Saturday, August 27, 2011

Whistleblowers Protection Law In India

Just like anti corruption laws, whistleblower protection laws in India have been long ignored by Indian government and Parliament of India. Of course, if the Parliament of India fails to fulfill its constitutional duties of law making, the balance between the three organs of Indian constitution would be disturbed. This also raises the doubt about the very existence of separation of powers under the constitution of India.

Absence of whistleblower protection requirements from various drafts Jan Lokpal bills presented by civil society and Indian government is also the reason why experts are not considering them as ideal and strong. In fact, experts have openly claimed that the suggested Jan Lokpal Bills are not strong and effective. The proposed drafts of Jan Lokpal Bills have failed to incorporate many good suggestions of experts that could have made the proposed law more comprehensive, robust and effective.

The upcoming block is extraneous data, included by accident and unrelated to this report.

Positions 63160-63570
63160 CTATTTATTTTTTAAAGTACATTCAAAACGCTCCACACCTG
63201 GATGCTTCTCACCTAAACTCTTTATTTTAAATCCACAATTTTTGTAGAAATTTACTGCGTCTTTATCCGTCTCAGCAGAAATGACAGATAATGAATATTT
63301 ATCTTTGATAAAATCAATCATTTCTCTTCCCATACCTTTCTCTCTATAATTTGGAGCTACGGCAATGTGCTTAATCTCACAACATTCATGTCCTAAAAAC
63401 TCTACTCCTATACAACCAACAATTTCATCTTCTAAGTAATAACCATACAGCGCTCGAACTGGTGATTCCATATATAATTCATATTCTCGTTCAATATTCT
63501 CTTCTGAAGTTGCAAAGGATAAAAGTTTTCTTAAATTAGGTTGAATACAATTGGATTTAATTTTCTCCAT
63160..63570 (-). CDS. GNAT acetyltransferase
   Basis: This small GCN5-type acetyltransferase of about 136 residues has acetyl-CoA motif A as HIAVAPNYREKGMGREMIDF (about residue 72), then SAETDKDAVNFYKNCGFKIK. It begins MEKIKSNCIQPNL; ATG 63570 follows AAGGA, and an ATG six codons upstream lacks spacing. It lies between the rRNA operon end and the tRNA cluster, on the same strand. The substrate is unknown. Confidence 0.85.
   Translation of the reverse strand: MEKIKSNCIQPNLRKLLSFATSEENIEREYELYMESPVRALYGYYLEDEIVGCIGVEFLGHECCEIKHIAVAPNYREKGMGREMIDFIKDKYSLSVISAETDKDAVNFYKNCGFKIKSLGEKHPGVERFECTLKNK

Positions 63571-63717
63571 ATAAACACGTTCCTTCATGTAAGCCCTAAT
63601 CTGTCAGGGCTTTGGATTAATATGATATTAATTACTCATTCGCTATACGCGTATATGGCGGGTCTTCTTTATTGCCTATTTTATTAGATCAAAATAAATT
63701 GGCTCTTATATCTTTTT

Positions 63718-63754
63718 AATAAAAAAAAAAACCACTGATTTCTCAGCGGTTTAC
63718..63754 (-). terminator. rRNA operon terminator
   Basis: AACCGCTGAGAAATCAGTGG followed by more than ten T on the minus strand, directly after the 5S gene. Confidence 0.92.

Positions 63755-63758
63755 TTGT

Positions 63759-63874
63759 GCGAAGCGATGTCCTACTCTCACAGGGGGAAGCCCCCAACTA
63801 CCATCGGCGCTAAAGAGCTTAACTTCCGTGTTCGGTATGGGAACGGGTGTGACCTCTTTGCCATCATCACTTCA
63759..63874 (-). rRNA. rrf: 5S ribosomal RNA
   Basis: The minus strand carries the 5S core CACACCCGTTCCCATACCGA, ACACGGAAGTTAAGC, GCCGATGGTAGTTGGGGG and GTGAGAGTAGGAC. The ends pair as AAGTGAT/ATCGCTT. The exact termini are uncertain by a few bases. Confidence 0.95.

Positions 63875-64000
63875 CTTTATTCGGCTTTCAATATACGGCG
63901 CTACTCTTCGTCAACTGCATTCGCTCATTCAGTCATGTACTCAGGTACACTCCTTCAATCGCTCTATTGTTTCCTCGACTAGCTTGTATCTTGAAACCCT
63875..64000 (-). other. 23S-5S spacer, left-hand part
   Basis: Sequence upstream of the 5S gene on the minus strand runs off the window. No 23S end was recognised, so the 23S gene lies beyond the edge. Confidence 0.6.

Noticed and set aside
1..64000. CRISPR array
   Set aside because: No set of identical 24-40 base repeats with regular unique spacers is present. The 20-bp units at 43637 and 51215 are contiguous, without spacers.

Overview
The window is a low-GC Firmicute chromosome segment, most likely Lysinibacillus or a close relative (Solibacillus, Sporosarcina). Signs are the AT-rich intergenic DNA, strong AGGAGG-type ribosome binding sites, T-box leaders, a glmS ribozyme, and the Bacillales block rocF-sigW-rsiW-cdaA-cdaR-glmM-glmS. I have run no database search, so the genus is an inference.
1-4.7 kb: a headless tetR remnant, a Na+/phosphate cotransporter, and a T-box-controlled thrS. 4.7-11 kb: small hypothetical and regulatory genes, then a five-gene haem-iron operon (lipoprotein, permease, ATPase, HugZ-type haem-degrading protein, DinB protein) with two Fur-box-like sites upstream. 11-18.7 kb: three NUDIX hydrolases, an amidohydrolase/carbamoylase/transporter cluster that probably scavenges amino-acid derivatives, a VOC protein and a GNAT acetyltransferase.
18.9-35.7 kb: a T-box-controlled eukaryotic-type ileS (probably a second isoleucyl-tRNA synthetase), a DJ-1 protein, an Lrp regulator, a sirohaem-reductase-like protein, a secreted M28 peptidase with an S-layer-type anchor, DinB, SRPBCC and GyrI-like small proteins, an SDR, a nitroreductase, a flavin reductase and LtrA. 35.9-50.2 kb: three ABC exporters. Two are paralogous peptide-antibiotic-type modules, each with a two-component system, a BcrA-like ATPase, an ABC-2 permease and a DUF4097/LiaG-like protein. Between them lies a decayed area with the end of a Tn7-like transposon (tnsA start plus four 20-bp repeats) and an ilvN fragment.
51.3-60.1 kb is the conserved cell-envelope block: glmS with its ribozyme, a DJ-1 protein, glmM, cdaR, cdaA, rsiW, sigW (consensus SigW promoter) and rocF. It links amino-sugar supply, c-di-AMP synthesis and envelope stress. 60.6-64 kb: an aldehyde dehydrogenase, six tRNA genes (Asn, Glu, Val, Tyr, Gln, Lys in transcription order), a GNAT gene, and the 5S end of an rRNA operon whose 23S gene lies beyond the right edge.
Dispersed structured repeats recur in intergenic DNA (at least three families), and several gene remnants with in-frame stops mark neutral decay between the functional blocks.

One of the areas that require an “Immediate and Urgent Attention” of the Parliamentary Standing Committee constituted in this regard is to ensure a Strong, Robust and Constitutionally Sound Jan Lokpal Law, opines Praveen Dalal, a Supreme Court Lawyer and leading techno legal expert of India. A Strong and Effective Whistleblower Protection Law in India is “Mandatorily Required” for the successful application and functioning of many other Laws, including the proposed Jan Lokpal Law, suggests Dalal.

Presently, whistleblowers are at the mercy of hard core criminals who are least afraid of the law and order of India. This is evident from the killing of many Indian whistleblowers in the past that have raised their voices against the corruption existing in governmental dealings.

It would be a prudent exercise to involve maximum intellectuals and experts by the Parliamentary Standing Committee so that a national consensus in this regard can be obtained.

By confining the Jan Lokpal Bill to the version of either the civil society or government version, the Parliamentary Standing Committee would be doing injustice to India. Further, a Jan Lokpal law without whistleblowers protection is nothing but wastage of time, money and resources. I hope the Parliamentary Standing Committee would consider all these aspects before coming out with the final draft of Jan Lokpal law of India.